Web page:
Mintos CEO was asked this question lately (how safe is Mintos) in an interview and he gave rather satisfactory answers to the investors. The feeling I get (besides the numbers) is that they care, they want this company to work, and they look like a good team.
The safest way to use Mintos for me is “selective diversification”. If I want to reduce risks on Mintos I spread my capital on a large number of loans in many countries, instead of focusing somewhere.
Some investors focus only on short term loans to reduce risk. I don’t share the same opinion, since focusing on short term loans is the opposite of diversification ( in terms of duration, country and lenders).
Investing in direct structure may be safer since the claims are against the borrowers, but not many care about this aspect.
Some more easy tips? Keep reading!
Investing in lower APRs loans can be also more sustainable and also ethical.
I always filter out the highest APR loans (..also because I am a fin-tech nerd that wants P2P be sustainable).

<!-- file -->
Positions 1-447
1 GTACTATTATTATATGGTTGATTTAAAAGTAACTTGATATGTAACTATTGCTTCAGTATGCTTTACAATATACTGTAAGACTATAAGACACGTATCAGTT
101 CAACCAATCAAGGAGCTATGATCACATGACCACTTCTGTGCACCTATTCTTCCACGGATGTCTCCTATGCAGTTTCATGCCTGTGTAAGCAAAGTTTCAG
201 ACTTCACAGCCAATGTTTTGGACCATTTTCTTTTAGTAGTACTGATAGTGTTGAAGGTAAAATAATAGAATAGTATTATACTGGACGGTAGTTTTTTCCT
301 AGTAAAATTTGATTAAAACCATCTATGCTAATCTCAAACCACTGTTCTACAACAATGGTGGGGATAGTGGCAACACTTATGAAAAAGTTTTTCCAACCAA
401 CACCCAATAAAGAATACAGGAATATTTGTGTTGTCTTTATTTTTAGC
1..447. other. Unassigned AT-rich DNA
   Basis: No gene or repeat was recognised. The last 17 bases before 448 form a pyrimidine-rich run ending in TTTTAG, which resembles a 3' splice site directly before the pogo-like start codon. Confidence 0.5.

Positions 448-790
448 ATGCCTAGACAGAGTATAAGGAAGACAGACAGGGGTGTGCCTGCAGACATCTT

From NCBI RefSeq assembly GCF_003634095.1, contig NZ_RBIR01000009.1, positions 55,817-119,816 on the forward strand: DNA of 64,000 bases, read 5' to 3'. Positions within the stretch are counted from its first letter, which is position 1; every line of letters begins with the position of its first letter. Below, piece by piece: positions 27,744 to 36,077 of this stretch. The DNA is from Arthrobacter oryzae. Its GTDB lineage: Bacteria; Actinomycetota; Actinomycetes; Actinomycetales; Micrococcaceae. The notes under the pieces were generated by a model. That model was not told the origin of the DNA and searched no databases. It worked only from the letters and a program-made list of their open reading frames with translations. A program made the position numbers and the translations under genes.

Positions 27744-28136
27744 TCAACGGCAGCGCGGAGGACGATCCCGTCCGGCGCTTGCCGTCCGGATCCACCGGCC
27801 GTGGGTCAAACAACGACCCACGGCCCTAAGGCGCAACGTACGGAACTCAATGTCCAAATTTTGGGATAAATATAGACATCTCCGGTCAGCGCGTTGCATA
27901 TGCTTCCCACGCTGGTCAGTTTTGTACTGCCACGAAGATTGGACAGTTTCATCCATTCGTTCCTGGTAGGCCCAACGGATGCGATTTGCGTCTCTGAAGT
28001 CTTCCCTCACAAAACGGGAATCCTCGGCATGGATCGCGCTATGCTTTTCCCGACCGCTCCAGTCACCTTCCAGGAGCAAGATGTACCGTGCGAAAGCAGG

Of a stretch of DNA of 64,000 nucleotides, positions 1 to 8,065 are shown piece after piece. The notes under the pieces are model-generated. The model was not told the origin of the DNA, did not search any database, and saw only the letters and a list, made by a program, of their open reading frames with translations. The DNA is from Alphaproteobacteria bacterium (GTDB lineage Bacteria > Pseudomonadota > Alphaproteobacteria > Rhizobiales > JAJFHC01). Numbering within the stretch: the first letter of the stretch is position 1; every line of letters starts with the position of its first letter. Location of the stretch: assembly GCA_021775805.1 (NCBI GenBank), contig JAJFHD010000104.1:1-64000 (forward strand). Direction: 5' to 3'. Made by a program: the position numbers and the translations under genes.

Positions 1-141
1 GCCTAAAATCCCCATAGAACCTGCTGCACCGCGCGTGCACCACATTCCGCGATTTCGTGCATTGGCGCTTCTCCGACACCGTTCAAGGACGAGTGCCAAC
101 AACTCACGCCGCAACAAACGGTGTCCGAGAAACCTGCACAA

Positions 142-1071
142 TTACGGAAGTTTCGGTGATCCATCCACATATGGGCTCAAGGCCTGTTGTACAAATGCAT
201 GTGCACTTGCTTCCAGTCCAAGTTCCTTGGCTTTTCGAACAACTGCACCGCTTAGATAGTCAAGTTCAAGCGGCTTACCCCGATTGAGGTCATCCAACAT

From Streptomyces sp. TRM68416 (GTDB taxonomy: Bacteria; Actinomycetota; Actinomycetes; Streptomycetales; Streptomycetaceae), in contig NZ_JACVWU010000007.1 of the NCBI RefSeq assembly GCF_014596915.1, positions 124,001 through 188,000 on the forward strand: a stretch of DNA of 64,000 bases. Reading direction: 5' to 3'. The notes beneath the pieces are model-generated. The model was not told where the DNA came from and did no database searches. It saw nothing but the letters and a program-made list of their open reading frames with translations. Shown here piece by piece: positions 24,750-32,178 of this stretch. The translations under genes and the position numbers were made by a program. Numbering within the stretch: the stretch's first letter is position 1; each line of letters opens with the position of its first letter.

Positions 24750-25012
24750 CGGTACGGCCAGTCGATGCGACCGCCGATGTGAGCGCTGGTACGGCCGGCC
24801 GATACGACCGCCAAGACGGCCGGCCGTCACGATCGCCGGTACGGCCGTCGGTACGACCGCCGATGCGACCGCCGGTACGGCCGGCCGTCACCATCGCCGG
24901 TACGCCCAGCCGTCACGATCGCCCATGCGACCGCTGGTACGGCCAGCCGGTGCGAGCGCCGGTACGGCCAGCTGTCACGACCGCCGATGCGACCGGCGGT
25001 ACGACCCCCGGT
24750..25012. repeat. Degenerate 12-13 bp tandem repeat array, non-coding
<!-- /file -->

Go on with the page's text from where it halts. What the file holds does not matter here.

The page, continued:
If I want the most of my loans to keep the “current” state, I may filter out loans that are brand new and never paid an installment.
When I search for car loans, I can make sure the initial loan to value is below 70%. Doing so, I know the price of the car is accessible to the borrower, and no, it’s not always the case.
Do you want me to say if Mintos is safer than other P2P websites?
..I know you want it..
Ok. Mintos may somehow be “safer” compared to other P2P tools for a few reasons. Anyway, I prefer to use it in synergy with different P2P and real estate crowdfunding platforms (beside traditional investments).